By Lisa Piccinini.
In just a few weeks Maryland legislators will hold hearings for House Bill 1014 and Senate Bill 720 – the Clean Energy Loan Programs. Introduced by Delegate Sue Hecht and Senator Thomas Middleton, the bills hold tremendous potential for Maryland’s business owners, residents, and for our environment. If passed, the bill will go into effect June 1 of this year.
The bill calls for a program providing loans to residential property owners for the financing of energy efficiency and renewable energy projects. Basically, its aim is to help residents save money by providing means to obtain a loan for the upfront costs of increasing home energy efficiency. The bill also applies to commercial property owners.
The cost-effective upgrades or retrofits that these loans would provide for include things such as insulation, water heating, and appliance efficiency. Potential upgrades would be identified by an energy audit performed for every property prior to loan approval. The audit identifies energy-efficient and cost-effective projects for the property that would generate yearly energy cost savings. Through this program the loans will be repaid by the property owner via a surcharge on the owner’s property tax bill, over a period not to exceed 15 years. The loans could be provided by banks, non-profits, or through the Maryland Clean Energy Center. This innovative way to finance loans encourages home owners to consider becoming more energy efficient.
The bill is a perfect opportunity for the state to encourage jobs, economic spending, and show national leadership. Because each potential loan begins with an energy audit, the bill encourages energy auditing companies operating within the state. Once a loan has been approved and retrofitting begins, the installation requires manpower; again, a source for jobs. The state would show strong support of auditing and retrofitting companies, as well as of renewable energy businesses, by allowing loans for residents to obtain their services.
Jobs, of course, spur spending in the economy. But so do increased savings. A resident who saves money on heating and cooling in their home, for example, can spend that money elsewhere in the economy. In fact, the average U.S. resident spends $1900 per year on utility bills, with 43% of that money going to heating and cooling systems. Just having ducts thoroughly sealed can save a home as much as 20% in heating and cooling costs. Leaking ducts are just one example of what an energy audit would locate as a source for an increase in energy-efficiency. Residents can easily calculate estimated energy savings through the American Council for an Energy-Efficient Economy savings calculator.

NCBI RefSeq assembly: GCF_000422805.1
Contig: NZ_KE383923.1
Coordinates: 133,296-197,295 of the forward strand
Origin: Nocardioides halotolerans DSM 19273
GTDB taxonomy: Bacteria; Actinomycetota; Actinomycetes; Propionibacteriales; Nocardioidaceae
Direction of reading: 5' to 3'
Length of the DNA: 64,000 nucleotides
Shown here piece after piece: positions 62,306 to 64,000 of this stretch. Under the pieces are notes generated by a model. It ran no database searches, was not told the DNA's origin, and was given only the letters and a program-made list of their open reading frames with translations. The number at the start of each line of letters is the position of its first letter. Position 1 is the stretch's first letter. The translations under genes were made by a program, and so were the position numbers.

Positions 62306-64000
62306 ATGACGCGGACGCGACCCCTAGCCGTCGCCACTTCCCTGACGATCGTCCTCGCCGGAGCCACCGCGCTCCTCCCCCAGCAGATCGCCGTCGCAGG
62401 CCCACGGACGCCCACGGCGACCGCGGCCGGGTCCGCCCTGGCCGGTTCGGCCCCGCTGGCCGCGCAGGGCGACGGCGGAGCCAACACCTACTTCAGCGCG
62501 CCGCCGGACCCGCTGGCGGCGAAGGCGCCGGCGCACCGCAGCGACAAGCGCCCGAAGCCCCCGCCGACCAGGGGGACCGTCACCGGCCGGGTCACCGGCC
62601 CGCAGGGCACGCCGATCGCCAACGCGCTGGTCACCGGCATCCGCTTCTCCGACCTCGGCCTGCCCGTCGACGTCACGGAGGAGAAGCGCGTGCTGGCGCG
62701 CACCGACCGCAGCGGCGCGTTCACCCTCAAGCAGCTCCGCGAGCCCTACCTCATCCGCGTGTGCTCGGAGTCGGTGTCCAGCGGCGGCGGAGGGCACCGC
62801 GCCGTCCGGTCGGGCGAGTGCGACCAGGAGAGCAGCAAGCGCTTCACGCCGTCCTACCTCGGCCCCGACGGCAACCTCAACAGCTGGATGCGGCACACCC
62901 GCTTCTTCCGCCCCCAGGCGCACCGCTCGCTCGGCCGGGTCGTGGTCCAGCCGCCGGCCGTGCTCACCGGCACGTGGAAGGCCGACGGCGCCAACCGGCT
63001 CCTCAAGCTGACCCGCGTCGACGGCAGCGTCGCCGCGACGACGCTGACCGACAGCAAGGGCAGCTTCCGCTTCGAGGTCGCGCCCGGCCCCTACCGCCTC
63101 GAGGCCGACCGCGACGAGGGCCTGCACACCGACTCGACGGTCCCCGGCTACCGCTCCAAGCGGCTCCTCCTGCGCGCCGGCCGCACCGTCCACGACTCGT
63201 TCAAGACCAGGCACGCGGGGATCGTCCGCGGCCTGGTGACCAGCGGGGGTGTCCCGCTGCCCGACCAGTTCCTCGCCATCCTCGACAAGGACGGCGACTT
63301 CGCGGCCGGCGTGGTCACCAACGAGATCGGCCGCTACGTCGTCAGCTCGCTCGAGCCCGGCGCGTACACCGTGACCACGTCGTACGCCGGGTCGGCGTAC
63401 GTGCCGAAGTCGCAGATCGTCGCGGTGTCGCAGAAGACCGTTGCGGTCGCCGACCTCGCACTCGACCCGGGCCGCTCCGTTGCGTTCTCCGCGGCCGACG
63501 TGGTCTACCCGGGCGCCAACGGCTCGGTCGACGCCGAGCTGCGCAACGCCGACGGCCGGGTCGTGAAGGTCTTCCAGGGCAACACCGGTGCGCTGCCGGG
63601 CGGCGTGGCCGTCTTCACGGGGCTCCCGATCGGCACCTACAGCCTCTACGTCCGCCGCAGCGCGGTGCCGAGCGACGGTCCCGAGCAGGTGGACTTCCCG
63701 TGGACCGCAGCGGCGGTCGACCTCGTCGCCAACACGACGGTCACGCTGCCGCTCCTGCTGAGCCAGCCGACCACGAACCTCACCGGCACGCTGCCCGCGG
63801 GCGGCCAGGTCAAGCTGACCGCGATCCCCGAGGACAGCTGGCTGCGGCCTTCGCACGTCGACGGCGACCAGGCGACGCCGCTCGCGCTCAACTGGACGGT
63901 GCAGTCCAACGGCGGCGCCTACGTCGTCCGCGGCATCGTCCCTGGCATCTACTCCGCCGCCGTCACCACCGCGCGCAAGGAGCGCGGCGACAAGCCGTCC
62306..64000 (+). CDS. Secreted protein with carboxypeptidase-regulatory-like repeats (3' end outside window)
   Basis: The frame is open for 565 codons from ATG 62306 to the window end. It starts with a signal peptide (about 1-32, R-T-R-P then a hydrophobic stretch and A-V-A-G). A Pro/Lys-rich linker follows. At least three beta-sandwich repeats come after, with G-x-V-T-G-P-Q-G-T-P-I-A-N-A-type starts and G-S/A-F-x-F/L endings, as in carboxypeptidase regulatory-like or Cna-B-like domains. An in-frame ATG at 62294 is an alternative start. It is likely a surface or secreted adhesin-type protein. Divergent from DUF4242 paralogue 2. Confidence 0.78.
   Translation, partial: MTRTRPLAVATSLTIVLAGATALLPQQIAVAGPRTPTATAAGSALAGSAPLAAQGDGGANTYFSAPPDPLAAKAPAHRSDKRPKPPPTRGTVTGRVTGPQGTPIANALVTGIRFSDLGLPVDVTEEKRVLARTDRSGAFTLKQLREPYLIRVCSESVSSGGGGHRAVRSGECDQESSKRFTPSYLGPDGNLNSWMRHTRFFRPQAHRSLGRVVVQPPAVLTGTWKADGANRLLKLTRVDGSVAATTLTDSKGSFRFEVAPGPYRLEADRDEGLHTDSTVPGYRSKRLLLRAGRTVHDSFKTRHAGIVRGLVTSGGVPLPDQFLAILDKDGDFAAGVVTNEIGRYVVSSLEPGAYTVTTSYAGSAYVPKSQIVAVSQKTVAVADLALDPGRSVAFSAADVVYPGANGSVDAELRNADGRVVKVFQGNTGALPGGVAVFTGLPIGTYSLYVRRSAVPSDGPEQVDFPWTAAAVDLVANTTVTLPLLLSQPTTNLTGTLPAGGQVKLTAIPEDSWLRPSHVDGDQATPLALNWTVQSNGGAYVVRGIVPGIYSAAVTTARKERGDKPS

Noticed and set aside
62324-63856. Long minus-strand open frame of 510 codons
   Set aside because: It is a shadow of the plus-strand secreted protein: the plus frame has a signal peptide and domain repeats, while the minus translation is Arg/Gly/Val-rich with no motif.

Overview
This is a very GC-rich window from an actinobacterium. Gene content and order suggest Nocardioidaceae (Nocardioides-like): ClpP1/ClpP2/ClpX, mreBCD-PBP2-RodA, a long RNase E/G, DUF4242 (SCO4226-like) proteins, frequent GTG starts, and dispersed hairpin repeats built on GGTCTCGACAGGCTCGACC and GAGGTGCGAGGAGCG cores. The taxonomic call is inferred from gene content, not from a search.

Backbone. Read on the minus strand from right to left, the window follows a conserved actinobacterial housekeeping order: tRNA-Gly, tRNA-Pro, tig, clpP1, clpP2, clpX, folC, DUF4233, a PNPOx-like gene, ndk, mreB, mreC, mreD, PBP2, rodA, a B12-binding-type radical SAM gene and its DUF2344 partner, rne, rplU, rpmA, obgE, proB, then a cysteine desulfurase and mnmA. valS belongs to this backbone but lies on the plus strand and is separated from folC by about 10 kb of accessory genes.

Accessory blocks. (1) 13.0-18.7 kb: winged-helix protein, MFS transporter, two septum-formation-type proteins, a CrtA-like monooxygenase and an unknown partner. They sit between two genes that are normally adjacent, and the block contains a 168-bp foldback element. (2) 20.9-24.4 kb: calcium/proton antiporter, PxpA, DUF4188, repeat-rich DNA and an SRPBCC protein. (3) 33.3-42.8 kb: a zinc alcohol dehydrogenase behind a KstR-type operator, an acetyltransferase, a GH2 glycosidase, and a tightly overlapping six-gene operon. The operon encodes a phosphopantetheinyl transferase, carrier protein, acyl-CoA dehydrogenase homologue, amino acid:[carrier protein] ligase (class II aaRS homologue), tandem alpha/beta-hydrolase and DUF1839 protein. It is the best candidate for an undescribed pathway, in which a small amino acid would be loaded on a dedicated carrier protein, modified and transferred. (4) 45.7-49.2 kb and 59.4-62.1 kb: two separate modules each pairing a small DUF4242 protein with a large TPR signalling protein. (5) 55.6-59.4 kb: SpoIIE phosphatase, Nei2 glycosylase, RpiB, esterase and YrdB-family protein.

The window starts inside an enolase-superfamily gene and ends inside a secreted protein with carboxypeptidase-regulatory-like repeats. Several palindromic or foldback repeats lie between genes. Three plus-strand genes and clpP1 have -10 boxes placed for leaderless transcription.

It is important to note this bill is a call for leadership on the state’s behalf. Maryland has already proved a commitment to the environment through passing the Greenhouse Gas Reductions Act, but that is only a step in the right direction. Passing this bill would continue Maryland’s positive trend of leadership and avoid falling to the wayside as other states move forward. Gunnison, Eagle, and Pitkin Counties – all in western Colorado - have shown such leadership, introducing clean energy and energy efficiency investments through loans covering the upfront costs of the investments. In Boulder County almost 400 energy projects began the first summer the program was implemented, allowing small businesses to add critical new jobs. Maryland’s loan program could show similar results.
Finally, this is a chance to foster environmental stewardship of this great state. Although our focus is often on the bay, we need to care for all elements of Maryland; this means decreasing the emissions we release to the air. One substantial way of doing so is by becoming energy efficient in our homes and exploring renewable energy options. Proper home maintenance and upgrades can reduce environmental emissions by up to 50%. These loans would allow Maryland residents to do just this.
So check out your energy bill. This program could be your next step to you saving – both money and the environment. Call your state representatives and express your support for this bill.
UMD for Clean Energy Media Director
University of Maryland
Saturday, March 13, 2010
By Lisa Piccinini.